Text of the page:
The people of Venezuela have been asked to pray for the life of President Hugo Chávez after Nicolas Maduro, vice president, revealed that the socialist leader was suffering fresh complications after undergoing cancer surgery in Cuba on December 11.
A New Year’s concert planned for Monday evening was cancelled by the government as speculation about Chávez’s health reached boiling point. “If you are happy with Chávez’s state of health, you are not my adversary, you are my enemy” was one typical comment on Twitter.
If 2012 for emerging markets could be summed up in a few words, they would probably be “the search for yield”.
That was a change from 2011, when the keynote was “the flight to safety”: market panic drove investors away from risky EM assets and into the safest possible developed market ones. But in 2012, as growth in developed economies continued to stagnate and real yields on some AAA sovereign debt turned negative, investors started looking further afield. With healthier public balance sheets and fast growing economies behind them, EM government bonds saw a surge of inflows.
After charts of the year and guest posts of the year, here is a list of the 15 most clicked on beyondbrics posts of 2012.
In reverse order…
By Jin-Yong Cai of the International Finance Corporation
Four years after the global financial crisis struck, the world still faces major economic challenges. Shocks from Europe, Asia or the US could undermine recoveries in many developing countries, hurting the poor the most.
* China’s economy ends year on high note
* Egypt’s Mursi sees pound stabilising “within days”
* Emerging stocks climb for sixth day on China output
* Chinese a step closer to Africa mine deal
The last day of the year seems rather late to be revising your forecasts for 2012 – but that is what economists surveyed by Brazil’s central bank have done. And it’s a dismal way to ring out the old and ring in the new: economic growth in 2012 was less than 1 per cent, they reckon.
Monday’s picks from the beyonbrics team: China’s economy ends the year on a high; Dubai has gone from bust to boom and wants you to know it; the growth of the Chinese and Indian middle classes presents massive opportunities for agricultural investors; the last line of defence for the Egyptian pound; and what’s Huawei up to in Iran?
A year in charts, as selected by you, the beyondbrics readers. The themes of the year are India, China, GDP and, above all, oil.
* Asian stocks slip
* China’s economy ends year on high note
* South Korean inflation slows despite recovery
* Peru raising reserve requirements
* Bolivia awards oil and gas concessions
* UAE to limit expat mortgages
* Hostages rescued after Brazil factory heist
* South Korea parliament to approve budget
* Piramal in talks for TPG’s Shriram stake
Lots of PMI indicators to kick off 2013, as well as Brazil and South Africa trade data; plus the WTO chief shortlist is announced. See the full list after the break.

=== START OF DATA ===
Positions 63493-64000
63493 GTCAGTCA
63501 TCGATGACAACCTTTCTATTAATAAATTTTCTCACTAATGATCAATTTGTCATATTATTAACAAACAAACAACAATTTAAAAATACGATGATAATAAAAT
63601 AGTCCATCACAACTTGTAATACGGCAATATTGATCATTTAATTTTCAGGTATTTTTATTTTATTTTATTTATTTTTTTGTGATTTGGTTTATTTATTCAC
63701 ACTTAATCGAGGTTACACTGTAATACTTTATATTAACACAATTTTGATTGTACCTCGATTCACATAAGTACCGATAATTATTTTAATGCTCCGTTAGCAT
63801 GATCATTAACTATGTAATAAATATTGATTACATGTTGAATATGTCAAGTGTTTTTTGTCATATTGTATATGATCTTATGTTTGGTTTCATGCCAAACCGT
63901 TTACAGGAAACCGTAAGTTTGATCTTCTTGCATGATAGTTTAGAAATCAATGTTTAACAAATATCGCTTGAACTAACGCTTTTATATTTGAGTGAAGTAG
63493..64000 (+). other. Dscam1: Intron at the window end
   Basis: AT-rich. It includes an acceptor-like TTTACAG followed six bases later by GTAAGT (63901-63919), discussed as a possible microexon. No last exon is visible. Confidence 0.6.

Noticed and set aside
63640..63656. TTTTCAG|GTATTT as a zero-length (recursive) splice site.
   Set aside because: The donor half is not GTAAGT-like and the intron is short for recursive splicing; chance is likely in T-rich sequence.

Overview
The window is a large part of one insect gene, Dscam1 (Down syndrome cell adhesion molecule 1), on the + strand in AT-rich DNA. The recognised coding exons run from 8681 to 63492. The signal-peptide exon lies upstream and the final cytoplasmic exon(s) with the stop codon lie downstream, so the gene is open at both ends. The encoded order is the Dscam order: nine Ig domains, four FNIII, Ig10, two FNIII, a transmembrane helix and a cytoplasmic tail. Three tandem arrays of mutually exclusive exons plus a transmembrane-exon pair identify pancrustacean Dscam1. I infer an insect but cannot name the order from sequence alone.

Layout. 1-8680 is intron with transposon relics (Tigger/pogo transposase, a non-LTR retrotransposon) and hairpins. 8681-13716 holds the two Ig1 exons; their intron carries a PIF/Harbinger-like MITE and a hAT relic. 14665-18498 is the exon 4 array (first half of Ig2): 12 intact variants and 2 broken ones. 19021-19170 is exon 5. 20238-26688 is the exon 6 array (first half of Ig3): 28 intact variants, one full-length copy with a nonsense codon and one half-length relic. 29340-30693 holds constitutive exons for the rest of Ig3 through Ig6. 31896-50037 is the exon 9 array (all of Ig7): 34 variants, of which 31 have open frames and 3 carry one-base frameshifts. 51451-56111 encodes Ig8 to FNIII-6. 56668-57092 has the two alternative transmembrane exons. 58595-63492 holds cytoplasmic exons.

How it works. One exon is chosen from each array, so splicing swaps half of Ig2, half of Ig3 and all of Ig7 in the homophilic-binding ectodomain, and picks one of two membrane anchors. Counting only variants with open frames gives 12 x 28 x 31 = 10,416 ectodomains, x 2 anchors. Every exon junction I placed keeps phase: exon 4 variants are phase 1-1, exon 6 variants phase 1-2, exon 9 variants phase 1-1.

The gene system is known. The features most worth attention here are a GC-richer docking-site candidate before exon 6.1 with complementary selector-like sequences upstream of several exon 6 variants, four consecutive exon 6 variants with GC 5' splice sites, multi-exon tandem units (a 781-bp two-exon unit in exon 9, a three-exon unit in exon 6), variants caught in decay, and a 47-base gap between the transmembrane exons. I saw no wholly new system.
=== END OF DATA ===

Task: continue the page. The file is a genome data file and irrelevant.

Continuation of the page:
Miss anything? Here’s the week in emerging markets as seen on beyondbrics, featuring our top stories, a few things we have learnt, and the week in a chart – this week, the Egyptian pound.
Welcome to the new hub
Start-up airlines have revolutionised air travel in Ghana over the past 18 months. Fares on domestic routes have fallen by up to 75 per cent. Passenger numbers on the main route from the capital Accra to the second city Kumasi have increased fivefold.
Now, two of the new domestic carriers are hoping to spread their wings throughout west Africa, where economies are growing fast but the aviation networks remain so poor that some experts call it “the last frontier” of air travel.
The Chinese government announced on Friday new laws which will require every internet user in China to register with service providers using their full name.
China already expends a great deal of effort restricting what its citizens can and cannot see while browsing online, but despite blocks on foreign websites and close monitoring of online activity, many websites, and in particular social media sites, have posed challenges to the authorities.
At first glance, Friday’s stock market launch of Czerwona Torebka – a Polish shopping centre operator – was good news, with the stock jumping by more than 50 per cent on the Warsaw Stock Exchange.
But a closer looks reveals a more troubling story which shows some of the problems that have been besetting the WSE this year.
Given the importance of manufactured exports to the Turkish economy and long term worries over the country’s trade imbalance and current account deficit, Turkey’s November trade figures released on Friday could be considered to be a something of a success.
After all a 24.8 per cent increase in exports and a 5.5 per cent narrowing of the trade gap from would be a welcome result for any European economy. For Turkey however, the devil is very much in the detail, with a number of seasonal and other factors making the rise in exports (from $11.08bn to $13.83bn) and the fall in the trade gap (from 7.57bn to $7.16bn) look more favourable than normal.